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How do you work with .ab1 files?

Results of DNA sequencing are provided in three data files – .ab1 file, .seq file and .phd.1 file.

  • .ab1 file contains the DNA sequence electropherogram as well as raw data and some other information. You always receive it processed from us, where processed means examined by a basecalling program. There are various basecalling algorithms available and we always try and choose the one which gives best results. The electropherogram is also saved and provided as a .jpg file but we recommend to use .jpg file for a quick check only and use .ab1 for a thorough data interpretation (including Raw data) instead.
  • .seq file is a simple sequence text file in FASTA format.
  • .phd.1 file (Phred file) is a simple text file containing bases with quality values for each base.
    Both .seq and .phd.1 you can easily open and examine in any text editor of your choice.

Electropherogram (data after analysis) shows a sequence of peaks in four colors, each color represents the base called for that peak and there is a textual version of recorded sequence visible:

Raw data (data before analysis by the basecaller algorithm) are data as they are recorded by the sequencer:

How do we manipulate results before sending them out?
What we get first from our DNA sequencers is the raw data. These are analyzed using special algorithms dedicated for this purpose and called basecallers. As a result we get the electropherogram, provided to you as a part of .ab1 file, and read the sequence, saved again in .ab1 file but also in .seq and .phd.1 files (see above). Every electropherogram is then checked.

We also choose how to visualize electropherograms. There are in principle two options only – True or Flat profile. While the Flat profile displays the data as processed traces scaled semi-locally, the True profile displays data as processed traces scaled uniformly and is very similar to that of the raw traces which is not suitable for samples with declining peak intensities. In any case these profiles are only two ways of showing the same thing, the data – sequence and quality values (see below) are not changed in any way.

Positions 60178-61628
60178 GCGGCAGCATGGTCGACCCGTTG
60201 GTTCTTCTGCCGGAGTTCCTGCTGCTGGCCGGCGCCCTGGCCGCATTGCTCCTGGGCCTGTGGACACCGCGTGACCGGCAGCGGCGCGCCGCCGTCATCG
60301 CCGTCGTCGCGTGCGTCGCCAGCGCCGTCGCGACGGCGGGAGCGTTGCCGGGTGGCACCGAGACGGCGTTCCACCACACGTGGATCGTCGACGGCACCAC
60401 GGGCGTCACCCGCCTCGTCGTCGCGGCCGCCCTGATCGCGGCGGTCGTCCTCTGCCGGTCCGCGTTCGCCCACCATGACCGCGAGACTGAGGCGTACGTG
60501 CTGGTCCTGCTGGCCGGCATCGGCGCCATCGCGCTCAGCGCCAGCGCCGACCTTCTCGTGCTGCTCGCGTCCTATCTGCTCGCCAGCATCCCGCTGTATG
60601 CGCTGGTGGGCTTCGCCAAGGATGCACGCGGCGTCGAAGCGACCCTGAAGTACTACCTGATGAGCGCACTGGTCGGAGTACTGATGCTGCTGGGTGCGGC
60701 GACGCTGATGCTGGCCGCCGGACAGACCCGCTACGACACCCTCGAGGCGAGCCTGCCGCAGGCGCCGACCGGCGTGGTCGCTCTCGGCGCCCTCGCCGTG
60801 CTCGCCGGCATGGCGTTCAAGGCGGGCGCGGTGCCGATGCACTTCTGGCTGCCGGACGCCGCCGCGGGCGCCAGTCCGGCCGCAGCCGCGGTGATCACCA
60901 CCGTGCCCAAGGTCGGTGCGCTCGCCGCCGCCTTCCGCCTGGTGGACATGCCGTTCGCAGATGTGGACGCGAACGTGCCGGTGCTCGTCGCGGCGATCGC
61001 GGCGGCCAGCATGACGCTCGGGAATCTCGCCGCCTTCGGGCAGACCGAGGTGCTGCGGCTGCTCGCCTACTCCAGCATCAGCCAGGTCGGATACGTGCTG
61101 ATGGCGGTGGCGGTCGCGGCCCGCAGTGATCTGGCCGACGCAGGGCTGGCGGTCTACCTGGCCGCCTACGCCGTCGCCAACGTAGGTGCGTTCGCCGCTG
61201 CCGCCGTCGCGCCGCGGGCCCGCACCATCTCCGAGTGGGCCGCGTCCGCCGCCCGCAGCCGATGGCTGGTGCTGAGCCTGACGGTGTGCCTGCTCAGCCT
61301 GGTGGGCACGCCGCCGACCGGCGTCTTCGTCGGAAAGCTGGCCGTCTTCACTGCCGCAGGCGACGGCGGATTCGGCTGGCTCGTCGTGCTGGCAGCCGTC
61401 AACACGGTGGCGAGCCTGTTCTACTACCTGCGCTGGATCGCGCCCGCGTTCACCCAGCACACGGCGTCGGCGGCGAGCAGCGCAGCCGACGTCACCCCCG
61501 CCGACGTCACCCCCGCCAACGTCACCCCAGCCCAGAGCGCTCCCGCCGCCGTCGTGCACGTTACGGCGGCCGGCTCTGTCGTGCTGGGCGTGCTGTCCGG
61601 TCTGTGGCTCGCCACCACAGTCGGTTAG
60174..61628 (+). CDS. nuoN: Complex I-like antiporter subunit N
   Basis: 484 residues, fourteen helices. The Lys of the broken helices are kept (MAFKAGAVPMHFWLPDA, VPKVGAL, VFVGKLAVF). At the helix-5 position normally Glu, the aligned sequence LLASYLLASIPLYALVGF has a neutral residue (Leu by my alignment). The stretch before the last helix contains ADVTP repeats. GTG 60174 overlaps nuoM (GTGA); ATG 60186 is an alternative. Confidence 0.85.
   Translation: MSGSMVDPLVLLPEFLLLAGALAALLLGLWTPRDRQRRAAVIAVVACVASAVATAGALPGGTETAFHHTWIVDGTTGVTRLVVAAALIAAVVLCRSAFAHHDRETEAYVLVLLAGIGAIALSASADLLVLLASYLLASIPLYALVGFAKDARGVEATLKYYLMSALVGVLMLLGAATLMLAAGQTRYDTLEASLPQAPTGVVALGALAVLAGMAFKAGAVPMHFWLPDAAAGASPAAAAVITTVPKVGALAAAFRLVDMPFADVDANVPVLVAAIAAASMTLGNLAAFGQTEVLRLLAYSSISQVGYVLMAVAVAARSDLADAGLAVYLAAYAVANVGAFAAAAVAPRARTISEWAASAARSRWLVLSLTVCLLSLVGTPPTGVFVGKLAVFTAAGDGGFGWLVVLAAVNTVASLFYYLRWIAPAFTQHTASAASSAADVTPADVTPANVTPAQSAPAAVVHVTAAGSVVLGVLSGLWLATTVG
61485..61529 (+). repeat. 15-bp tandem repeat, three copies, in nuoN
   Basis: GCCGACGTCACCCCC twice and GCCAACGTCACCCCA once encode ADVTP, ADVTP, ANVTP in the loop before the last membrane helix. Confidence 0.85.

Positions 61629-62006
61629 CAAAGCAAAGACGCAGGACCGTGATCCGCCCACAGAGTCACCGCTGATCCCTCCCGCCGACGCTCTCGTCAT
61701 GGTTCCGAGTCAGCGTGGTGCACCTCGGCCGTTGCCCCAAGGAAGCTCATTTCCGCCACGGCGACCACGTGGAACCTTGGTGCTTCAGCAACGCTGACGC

Note: Since January 2015 when we enabled download of results also in jpg files we use Flat profile only.

 

Data analysis software
To perform data analysis you need software to open .ab1 files. There are many different programs available, some free, and it is not easy to give recommendations as to which software you should choose. In general, you should always use software which not only shows the electropherogram but also the raw sequence data since these are critically important if the quality is low and you need to know why.

Amongst the free software tools FinchTV and Sequence Scanner are probably the most popular ones. They enable viewing and editing .ab1 files and evaluating their quality but typically only one-by-one. In case you need to perform analysis on a more sophisticated level, for example you wish to perform assembly of multiple sequences, comparison to a reference sequence, automatic mutation detection etc., you need special software packages like Sequencher (GeneCodes)  or SeqScape (Applied Biosystems). We can provide training for them if you are interested.

 

Data analysis
When evaluating .ab1 files, you should first see the electropherogram and come to a conclusion whether your data can be considered of good quality or not.

Good quality sequencing data are characterized by:

  • well-defined peak resolution (bad resolution of the first 10-25 bases is acceptable)
  • uniform peak spacing
  • high signal-to-noise ratios

An example of a very good quality data:

A quick and very comfortable way to check the data quality is Quality Values (QVs). By definition the QV is a per-base estimate of the basecaller accuracy. In a plain language, QVs are colored bars above peaks/bases:

Quality values in data files you receive from us follow these rules:

  • Blue bars are good bars. Blue = high quality pure bases, QV>20. The algorithm is at least 99% sure of reading the base right. Bases with QVs>20 can still be read incorrectly, it is just not that likely.
  • Yellow and red (worse then yellow) bars mean uncertainty of the basecalling algorithm, QV<20. Bases with QVs<20 can still be read correctly, it is just not that certain.

If your .ab1 file looks like on the picture above then you only need to read its sequence and eventually perform some manual edits at the very beginning/end of it (where there are also yellow and red bars shown).

If, however, you do not see such a pretty picture then you need to troubleshoot your data to understand what failed and why and take corrective measures in the future. These can vary dramatically depending on the nature of the problem and usually you need to examine especially raw data very carefully. Contact us for advice to specific issues you observe in your data.

 

Richard Nádvorník, richard.nadvornik@seqme.eu

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